Genius.

That skinny little book on the bottom? That’s a facsimile reprint of Shakespeare’s sonnets. Nothing but the text and a two-page essay on the reproduction and original conditions of publication. Just lovely.

Does anyone else have very fond memories of Dick King-Smith? The Sheep-Pig (now, sadly, generally published as Babe, as my own copy is) is still one of my favourite books, though I am well, well, well past the age when you’re supposed to read it. And, when we were children, we used to listen to books on tape on long car trips, and one of our favourites was The Fox Busters, about chickens who fight back.

(Hmm. It just occurred to me that enjoying both The Fox Busters and Fantastic Mr Fox should have made me one confused child, at least as far as foxes are concerned. Still, it doesn’t seem to have had any lasting effects.)

I haven’t read The Queen’s Nose in years, and I’m really looking forward to reading it again.

Buying The Catalogue of the Universe is part of my ambition to have a comprehensive Margaret Mahy collection, an ambition stemming from when a friend made me read The Changeover, about which I have written elsewhere.

Irritatingly, the one book I haven’t managed to find yet is The Changeover.

One book I am excited about in this pile is The Indian in the Cupboard, because, embarrassing admission though this is, I’ve never actually read it. Isn’t that shameful?

On a similar note, I’ve not read Bridge to Terebithia for years. I’m not even entirely sure that I want to read it again: it’s a lovely book, but a distressing one. But I saw it on the table, and suddenly thought I really wanted a copy of it on my shelves, just in case I did want to read it again. Or maybe just for the feeling of actually having it. I’m not sure which.

This last little pile is a bit of a mixed bag, isn’t it?

I’m not sure where the impulse to buy Betsy Byars came from. I used to read her books assiduously when I was about . . . what? Maybe eight? Or ten? (There’s a branch of Internet bragging that would have me strung up by my heels for admitting that, you know: I can’t count the number of times I’ve seen discussions of literacy devolve into an exchange of “Oh, well, I’d read the complete works of Shakespeare by the time I was twelve”/“Twelve? I’d read them by the time I was eight!” Well, I hadn’t: I was reading Betsy Byars.)

I haven’t read Byars in years, but these three were together, and I suddenly couldn’t resist them.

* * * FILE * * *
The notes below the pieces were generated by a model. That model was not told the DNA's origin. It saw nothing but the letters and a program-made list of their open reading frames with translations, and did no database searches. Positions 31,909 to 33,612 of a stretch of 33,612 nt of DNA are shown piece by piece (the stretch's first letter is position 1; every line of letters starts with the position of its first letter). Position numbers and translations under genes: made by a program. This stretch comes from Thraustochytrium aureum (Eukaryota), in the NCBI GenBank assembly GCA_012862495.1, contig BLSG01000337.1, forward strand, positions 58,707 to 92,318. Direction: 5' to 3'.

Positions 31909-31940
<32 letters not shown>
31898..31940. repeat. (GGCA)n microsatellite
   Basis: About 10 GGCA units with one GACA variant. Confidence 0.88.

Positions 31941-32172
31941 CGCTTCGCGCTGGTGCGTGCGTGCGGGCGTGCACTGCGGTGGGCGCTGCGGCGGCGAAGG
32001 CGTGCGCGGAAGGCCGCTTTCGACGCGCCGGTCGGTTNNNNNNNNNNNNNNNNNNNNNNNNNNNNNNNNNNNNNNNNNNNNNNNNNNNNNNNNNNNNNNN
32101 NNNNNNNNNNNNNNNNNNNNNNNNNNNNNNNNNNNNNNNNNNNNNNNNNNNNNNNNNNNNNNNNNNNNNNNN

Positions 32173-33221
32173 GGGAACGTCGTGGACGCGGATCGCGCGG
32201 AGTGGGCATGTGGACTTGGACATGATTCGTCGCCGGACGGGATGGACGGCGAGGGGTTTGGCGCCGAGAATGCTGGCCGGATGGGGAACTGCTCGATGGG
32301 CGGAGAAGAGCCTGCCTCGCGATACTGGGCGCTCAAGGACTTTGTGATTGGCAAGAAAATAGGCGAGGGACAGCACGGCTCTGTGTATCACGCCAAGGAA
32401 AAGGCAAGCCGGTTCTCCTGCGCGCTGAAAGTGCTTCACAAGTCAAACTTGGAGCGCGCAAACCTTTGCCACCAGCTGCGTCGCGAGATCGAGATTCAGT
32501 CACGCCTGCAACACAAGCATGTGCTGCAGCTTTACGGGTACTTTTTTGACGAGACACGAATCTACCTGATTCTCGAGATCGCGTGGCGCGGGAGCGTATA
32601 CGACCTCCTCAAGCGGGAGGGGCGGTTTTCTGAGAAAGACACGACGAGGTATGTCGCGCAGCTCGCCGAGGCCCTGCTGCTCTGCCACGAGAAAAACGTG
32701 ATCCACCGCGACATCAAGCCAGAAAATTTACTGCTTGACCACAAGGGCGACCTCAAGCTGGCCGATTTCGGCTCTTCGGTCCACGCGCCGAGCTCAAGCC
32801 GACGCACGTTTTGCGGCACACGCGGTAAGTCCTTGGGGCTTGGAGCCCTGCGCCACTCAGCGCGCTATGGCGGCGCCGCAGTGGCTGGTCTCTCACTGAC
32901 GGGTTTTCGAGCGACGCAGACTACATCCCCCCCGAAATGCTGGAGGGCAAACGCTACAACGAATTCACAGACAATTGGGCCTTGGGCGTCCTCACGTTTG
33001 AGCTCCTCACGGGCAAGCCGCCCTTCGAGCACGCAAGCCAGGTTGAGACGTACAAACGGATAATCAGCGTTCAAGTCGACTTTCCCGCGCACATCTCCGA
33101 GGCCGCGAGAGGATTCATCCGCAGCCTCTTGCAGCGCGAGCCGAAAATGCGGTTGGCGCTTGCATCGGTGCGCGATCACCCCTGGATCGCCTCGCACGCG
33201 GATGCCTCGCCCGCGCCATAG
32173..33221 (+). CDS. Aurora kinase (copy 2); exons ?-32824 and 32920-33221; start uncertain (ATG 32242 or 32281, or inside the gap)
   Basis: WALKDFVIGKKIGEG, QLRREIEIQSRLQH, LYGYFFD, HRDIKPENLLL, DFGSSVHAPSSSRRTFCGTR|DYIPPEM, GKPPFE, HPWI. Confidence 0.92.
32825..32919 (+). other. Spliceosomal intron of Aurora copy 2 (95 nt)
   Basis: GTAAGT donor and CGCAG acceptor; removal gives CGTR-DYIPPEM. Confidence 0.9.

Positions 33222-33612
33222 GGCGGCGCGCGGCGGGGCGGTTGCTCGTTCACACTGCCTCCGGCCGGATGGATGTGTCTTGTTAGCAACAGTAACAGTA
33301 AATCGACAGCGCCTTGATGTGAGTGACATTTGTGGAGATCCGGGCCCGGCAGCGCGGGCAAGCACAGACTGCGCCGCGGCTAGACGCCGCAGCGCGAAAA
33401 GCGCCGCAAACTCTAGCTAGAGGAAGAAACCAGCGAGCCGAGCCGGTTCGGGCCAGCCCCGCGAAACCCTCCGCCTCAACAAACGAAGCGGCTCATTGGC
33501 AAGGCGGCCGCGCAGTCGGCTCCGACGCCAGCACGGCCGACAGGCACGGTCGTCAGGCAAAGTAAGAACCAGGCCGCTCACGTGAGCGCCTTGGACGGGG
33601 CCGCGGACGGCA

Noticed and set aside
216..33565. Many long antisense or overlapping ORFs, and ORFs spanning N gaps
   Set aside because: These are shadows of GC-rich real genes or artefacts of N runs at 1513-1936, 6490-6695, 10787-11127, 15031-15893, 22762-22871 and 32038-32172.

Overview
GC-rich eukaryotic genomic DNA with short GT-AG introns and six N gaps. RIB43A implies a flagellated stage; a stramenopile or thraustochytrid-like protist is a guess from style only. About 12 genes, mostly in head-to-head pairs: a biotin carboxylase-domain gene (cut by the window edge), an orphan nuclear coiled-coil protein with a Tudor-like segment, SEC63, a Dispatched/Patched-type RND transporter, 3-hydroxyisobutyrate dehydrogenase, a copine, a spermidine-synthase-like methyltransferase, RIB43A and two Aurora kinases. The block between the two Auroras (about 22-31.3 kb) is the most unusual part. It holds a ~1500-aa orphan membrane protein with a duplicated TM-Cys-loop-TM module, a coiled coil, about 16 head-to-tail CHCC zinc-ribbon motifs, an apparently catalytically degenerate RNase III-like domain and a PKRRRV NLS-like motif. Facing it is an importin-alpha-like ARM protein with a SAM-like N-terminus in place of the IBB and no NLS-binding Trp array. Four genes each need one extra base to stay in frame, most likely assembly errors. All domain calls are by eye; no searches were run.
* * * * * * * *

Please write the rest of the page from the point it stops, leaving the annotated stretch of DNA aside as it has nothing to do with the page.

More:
And at least this pile puts me that much closer to my ambition of a full series of Billabong and Laura Ingalls Wilder books.

No, I don’t know why I have that ambition. I just do.

Dante's Inferno: The Book of the Game of the Book

Posted 17 January 2010 in by Catriona

You know, I don’t often use this blog as a response to things I’ve read on the Internet: it’s generally much more solipsistic than that.

But, do you remember, once upon a time, when I linked to the news about Dante’s Inferno becoming a video game?

And then I linked to the news about the rebranding of Wuthering Heights in line with Twilight?

Well, this post is something of a meeting of those two: meet the official tie-in version of Dante’s Inferno.

Bear in mind, though Kotaku are calling this the “novelisation” of the game, it’s not: it’s the original poem, in a nineteenth-century translation, in that cover.

Yes, that’s a half-naked man with a cross painted on his chest.

Yes, he’s holding a scythe made out of vertebrae.

Yes, it does say that it “includes an exclusive 16-page full-colour insert and a special introduction from [noted Dante scholar] the game’s executive producer.”

Yes, it is translated by Henry Wadsworth Longfellow, which means many people who buy this on the basis of the cover are going to be awfully disappointed when they open it up and find the poem inside.

Yes, it is tagged “the literary classic that inspired the epic video game from Electronic Arts.”

And, no: this is not a joke: here’s the Amazon page.

I shall leave the last word, as always, to Penny Arcade.

(But, just secretly? I almost think this would be worth having on my shelf just to boggle at occasionally. After all, I don’t have the Longfellow translation . . .)